There are several customs that relate to Yahrtzeit, such as lighting a candle, saying Keil Malei Rachamim, etc. These typically are done on the Yahrtzeit, though some do it on the preceding Shabbos.

Which day is counted for a person who died Bein HaShemashos? Do we go after the preceding day, or the following day? That is, if they died during the Bein HaShemashos between the fifth and the sixth, is the Yahrtzeit observed on the fifth or the sixth?

Even for customs not observed on the Yahrtzeit itself, there are practical applications. If the fifth is a Wednesday and the sixth is a Thursday, is Keil Malei Rachamim said on Monday or Thursday leining? If the fifth is a Friday and the sixth is a Shabbos, for those who light on the previous Erev Shabbos, in which week is it lit?

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    Since this is only a custom, you probably only need to "worry" about maybe ~15 minutes of doubt after sunset, not all the way till when we'd finish Shabbat.
    – Double AA
    May 22, 2017 at 18:16
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    This should be an issue for anything that occurs Bein Hashmashos ie a boy born - what day is the 8th day for the bris etc.
    – Earl
    May 22, 2017 at 19:45
  • @Earl I​​​​​​​​​​​​​​​t is indeed. eg judaism.stackexchange.com/q/85768/759
    – Double AA
    May 22, 2017 at 20:26

2 Answers 2


Nitei Gavriel Aveilus 2 - 77:1 says that there are those that say it is best to hold the Yahrzheit the earlier day, those that say it is best to hold the Yahrzheit the later day, and those that say to hold the Yahrzheit both days.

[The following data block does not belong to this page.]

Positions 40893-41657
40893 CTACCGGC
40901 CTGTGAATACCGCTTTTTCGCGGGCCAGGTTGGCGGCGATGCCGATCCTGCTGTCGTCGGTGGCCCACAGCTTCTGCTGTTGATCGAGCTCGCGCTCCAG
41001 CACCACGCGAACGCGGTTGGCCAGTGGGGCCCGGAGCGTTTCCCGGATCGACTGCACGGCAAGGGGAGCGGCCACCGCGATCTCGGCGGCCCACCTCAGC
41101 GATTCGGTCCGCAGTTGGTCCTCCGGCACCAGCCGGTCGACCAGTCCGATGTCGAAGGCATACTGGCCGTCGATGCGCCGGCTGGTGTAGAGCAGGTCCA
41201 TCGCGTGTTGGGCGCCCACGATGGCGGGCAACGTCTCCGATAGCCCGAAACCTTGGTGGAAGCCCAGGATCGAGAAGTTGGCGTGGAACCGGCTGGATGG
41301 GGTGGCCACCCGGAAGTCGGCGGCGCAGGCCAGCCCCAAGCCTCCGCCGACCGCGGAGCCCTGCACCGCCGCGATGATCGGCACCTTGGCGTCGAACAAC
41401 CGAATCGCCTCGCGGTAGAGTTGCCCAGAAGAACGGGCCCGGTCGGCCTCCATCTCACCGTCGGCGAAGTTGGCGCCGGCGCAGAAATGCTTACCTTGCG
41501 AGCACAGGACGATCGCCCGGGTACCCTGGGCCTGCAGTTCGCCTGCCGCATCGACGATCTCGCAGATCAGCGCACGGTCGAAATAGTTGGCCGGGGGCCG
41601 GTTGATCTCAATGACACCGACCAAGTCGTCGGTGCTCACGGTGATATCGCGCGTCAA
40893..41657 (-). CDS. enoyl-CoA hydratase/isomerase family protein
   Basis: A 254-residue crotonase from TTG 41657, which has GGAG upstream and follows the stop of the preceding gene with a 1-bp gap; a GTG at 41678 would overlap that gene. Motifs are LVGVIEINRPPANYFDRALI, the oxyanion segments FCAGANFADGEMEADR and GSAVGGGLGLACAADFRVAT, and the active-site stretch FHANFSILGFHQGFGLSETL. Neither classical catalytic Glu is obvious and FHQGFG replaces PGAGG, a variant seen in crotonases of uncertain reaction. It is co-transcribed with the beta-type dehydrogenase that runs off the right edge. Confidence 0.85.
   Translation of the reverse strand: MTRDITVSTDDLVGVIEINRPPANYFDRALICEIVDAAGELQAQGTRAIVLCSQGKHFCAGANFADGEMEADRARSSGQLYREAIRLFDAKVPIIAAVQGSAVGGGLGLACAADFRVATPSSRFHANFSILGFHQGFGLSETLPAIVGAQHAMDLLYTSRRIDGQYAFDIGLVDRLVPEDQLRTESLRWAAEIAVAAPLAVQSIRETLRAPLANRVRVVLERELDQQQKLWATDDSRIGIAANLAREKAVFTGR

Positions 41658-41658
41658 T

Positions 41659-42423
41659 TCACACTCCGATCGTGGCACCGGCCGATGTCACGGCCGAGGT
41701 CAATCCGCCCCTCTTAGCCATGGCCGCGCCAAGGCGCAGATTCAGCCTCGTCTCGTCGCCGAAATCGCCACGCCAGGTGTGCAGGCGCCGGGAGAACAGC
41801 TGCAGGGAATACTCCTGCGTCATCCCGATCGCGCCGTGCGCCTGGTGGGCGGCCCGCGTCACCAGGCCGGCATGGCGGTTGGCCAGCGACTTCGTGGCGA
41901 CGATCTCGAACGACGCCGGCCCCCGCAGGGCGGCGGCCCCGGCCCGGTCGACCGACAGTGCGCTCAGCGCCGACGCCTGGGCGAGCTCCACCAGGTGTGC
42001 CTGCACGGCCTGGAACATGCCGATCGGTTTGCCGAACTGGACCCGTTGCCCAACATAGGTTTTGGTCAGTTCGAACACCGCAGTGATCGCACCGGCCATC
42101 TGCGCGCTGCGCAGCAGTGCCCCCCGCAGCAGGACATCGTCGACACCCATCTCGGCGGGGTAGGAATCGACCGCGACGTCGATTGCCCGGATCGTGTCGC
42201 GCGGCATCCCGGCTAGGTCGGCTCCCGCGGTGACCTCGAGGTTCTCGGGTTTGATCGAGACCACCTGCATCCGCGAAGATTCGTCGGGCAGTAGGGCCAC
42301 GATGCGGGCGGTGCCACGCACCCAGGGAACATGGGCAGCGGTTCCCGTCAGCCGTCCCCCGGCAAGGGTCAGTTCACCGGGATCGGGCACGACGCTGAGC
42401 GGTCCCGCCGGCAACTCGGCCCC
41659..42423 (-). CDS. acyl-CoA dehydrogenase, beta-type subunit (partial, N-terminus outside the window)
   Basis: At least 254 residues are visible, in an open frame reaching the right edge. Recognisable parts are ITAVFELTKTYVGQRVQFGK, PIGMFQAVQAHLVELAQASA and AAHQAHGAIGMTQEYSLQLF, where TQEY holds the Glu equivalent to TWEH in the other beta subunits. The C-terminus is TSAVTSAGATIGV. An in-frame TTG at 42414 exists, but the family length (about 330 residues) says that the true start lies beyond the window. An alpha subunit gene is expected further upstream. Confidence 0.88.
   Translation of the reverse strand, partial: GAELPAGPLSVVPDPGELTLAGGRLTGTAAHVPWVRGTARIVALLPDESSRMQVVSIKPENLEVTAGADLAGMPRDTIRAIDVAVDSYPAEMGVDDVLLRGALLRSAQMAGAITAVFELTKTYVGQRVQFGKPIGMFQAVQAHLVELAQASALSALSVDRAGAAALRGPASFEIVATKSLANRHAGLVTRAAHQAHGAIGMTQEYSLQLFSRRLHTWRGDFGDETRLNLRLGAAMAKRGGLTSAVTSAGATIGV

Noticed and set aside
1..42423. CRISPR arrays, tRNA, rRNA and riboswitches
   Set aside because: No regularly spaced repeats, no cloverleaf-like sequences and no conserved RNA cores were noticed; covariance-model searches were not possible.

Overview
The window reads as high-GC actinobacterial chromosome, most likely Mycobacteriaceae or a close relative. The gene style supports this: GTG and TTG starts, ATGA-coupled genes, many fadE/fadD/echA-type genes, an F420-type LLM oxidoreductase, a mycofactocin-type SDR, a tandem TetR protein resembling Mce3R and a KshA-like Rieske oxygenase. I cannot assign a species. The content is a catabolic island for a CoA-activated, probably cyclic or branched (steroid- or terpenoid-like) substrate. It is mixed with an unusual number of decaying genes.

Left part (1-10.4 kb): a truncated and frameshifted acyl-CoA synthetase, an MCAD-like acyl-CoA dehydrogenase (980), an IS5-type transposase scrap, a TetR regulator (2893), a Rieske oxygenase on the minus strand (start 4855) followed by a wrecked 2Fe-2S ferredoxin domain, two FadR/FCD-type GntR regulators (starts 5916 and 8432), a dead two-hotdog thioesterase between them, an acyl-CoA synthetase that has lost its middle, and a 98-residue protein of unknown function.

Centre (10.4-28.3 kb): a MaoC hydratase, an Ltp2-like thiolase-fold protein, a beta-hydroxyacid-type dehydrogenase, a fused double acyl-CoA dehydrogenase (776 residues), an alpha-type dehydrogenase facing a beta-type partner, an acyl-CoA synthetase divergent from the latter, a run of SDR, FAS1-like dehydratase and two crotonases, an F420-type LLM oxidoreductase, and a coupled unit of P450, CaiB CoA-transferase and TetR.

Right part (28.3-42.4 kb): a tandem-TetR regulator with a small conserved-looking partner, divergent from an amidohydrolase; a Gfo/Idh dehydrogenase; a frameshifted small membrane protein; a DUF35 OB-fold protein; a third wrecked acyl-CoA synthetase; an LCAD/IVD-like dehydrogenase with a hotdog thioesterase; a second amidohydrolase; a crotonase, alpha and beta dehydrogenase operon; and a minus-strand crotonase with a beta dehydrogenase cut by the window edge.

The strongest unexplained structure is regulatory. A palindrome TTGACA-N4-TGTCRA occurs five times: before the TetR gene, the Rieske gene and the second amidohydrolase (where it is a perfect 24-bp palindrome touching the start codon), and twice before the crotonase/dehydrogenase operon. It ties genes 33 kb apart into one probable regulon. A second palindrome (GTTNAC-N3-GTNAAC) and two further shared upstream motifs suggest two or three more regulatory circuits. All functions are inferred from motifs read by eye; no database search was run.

Those that say the Yahrzheit should be held the earlier day include Zechor L'Avraham, Shut Knaf Ranana OC 55, Darchei Hachaim 34:8, Gesher Hachaim 32:12 - who seems to say that both days should be held if there are no other Availim. A reason he mentions in the footnotes is that all that is done on the Yahrzheit is a Tikun for the Neshama, therefore it should be done earlier this way the Neshama will for sure have the Tikun on time.

Those that say the Yahrzheit should be held the later day include Duda'ai Sadeh 98 and the Munkatcher Rabbi in Sefer Gan David. A reason he mentions is that whenever there is a doubt we delay (Pironiyos). And since the day of the Yahrzheit is a day of bad Mazal for the descendents therefore it is delayed to the later day.

Those that say both days should be held includes Darchei Hachaim 34:8 - who mentions there are those that do both days, however he concludes that it should be done the earlier day, Duda'ai Sadeh 98, Gan David, Shut Shaarei Tzedek YD 198.

  • Curious. Do any of these commentaries apply similar rules to the last day of Kaddish for a parent?
    – DanF
    May 22, 2017 at 20:15

From This OU article

Q: When is the yahrzeit for someone who died during twilight?A: There are two issues: The memorial and reciting kaddish. The memorial is visiting the grave, having a meal or learning Torah. It is possible to perform these acts another day. If the yahrzeit fell on Shabbat, these acts would be on a different day regardless. The memorials are based on the convenience of the family, and they are not even obligatory. Regarding kaddish, there is no need to be strict and recite it on two days. It can be recited the day before or after. It does not matter, either option is good.

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